The charm of mochi rice cakes has inspired a new aesthetic in modern Japanese design, promoting visually attractive and mentally uplifting creations. Let’s explore how this delightful treat has influenced contemporary aesthetics, fusing culture and art for a delightful journey into Japanese design.
Mochi: The Treat
Mochi (もち, 餅) is a Japanese sweet with a chewy texture, primarily made from rice. Traditionally, people laboriously pound a particular type of rice called mochigome to make rice dough, which they then cut and shape into individual servings. The rice cakes can then be dusted with cornstarch or potato starch to prevent it from sticking to the plastic wrap in which it is served.
This traditional mochi preparation method is called mochitsuki. However, people have recently used sweet rice flour more commonly, which they can easily purchase at grocery stores. Mix it with water, heat it in a microwave-safe bowl, and prepare it in seconds without hours of preparation.
The simplicity of using glutinous rice flour in the mochi recipe makes the treat quite versatile.
When making the dough using rice flour, people can mix it with other ingredients, such as red beans (mame), fruit, grains, leaves, or sakura. They can even add ice cream to the center of frozen mochi to create mochi ice cream. In Hawaii, they add eggs, butter, coconut milk, and baking powder to make that island’s signature “butter mochi.”
Mochi as Part of Japanese Culture
Mochi is most popular around the Japanese New Year (shogatsu). But the Japanese rice cake is also commonly served at tea ceremonies and culturally significant events like hanami and Girl’s Day. The treat is so widespread that it even varies by region. Yatsuhashi is a type of mochi that is the most famous edible dessert in Kyoto. And Hokkaido is known for its imomochi, made from potatoes instead of rice.
This constant presence of the sweet in Japanese culture makes the mochi aesthetic even possible. The confectionery’s soft, chewy texture and association with holidays and celebrations remind one of warm, carefree times spent with friends and family. So it is no wonder the design world has looked to mochi to associate such a feeling with their products.
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Pop Culture Influences
The emergence of the mochi aesthetic is closely related to the rise of Japanese kawaii culture. Before the Hello Kitty craze in the 1970s and 80s, the design world was dominated by hard edges, corners, and serious colors. Today, “kawaii” strongly influences popular culture, but be can still be quite playful.
Moreover, the aesthetic replaces this playfulness with a more adult yearning for simpler times by incorporating minimalism, simplicity, and aspects of wabi-sabi. The result is a comfortable feeling, much like the nostalgia of consuming rice cakes at a Japanese holiday event.
The features of this aesthetic are unmistakable. People frown upon harsh lighting and prefer more transparent and minimalist rooms. They deliberately avoid straight lines or corners, opting for gentle, rounded edges. Forms are bulbous and lower to the ground as if squashed between the fingers like the mochi treats itself. The colors are soothing, like the various rice cake flavors. Furniture pieces are usually modular to facilitate custom combinations, encourage human interaction, and coax informal conversation.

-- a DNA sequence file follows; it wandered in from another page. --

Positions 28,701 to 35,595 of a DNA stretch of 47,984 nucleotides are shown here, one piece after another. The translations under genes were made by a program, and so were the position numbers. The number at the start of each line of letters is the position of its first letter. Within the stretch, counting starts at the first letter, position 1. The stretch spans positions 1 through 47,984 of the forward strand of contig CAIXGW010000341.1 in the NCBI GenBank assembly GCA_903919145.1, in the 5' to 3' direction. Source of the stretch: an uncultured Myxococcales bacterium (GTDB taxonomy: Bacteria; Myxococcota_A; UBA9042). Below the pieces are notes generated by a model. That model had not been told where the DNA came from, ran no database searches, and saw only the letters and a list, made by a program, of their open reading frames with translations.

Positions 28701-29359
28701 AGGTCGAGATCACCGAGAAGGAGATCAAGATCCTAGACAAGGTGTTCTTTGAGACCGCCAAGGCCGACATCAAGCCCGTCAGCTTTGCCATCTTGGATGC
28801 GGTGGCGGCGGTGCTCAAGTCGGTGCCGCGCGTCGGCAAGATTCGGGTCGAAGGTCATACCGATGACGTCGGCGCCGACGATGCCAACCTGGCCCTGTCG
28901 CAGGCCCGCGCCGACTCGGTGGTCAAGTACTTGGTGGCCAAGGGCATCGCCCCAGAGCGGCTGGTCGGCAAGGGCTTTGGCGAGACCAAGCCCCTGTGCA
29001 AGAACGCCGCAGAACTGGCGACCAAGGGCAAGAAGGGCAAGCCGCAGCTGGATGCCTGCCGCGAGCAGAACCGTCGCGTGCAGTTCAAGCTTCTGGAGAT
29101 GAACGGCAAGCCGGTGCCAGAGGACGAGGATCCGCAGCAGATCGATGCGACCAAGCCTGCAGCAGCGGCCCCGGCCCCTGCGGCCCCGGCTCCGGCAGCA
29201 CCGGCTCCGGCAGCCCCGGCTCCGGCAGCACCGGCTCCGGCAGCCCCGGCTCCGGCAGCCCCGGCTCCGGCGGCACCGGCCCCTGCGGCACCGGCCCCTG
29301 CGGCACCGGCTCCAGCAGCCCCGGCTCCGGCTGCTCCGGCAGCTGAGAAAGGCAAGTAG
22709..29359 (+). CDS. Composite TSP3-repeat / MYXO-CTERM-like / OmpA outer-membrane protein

The color palette of the mochi aesthetic is subtle and comforting. It utilizes the trademark pastel hues reminiscent of various flavors, such as light blue, pink, green, and lavender. The color choices produce a calm and soothing atmosphere when added to any space.
Materials and Textures
Furniture adhering to this style uses naturally occurring materials such as wood or cotton. Light-colored woods such as cypress (hinoki ) or cedar (sugi) are prevalent. Manufacturers upholster these pieces with natural or textured fabric. They often give them a plush appearance to evoke the sense of comfort associated with a stuffed animal or toy.
Mochi Means A Relaxing Life
Since its inception, the mochi aesthetic has grown from a quirky offset of kawaii culture into a legitimate contemporary art form. Fashion designers inspired by the mochi look produce clothing and accessories that have spawned new subcultures, like pastel goth. Not to mention graphic designers and animators also utilize the influence of this aesthetic to create more appealing characters.
Moreover, interior designers and social scientists have observed that children love mochi furniture. As a result, they use the design style to create relaxing spaces and combat anxiety and stress, especially in the workplace. With its playful lines, soft materials, gentle curves, and relaxing colors, the mochi design aesthetic will likely continue to evolve and subtly inspire us daily. Has the mochi aesthetic influenced your taste in home decor? Let us know in the comments below!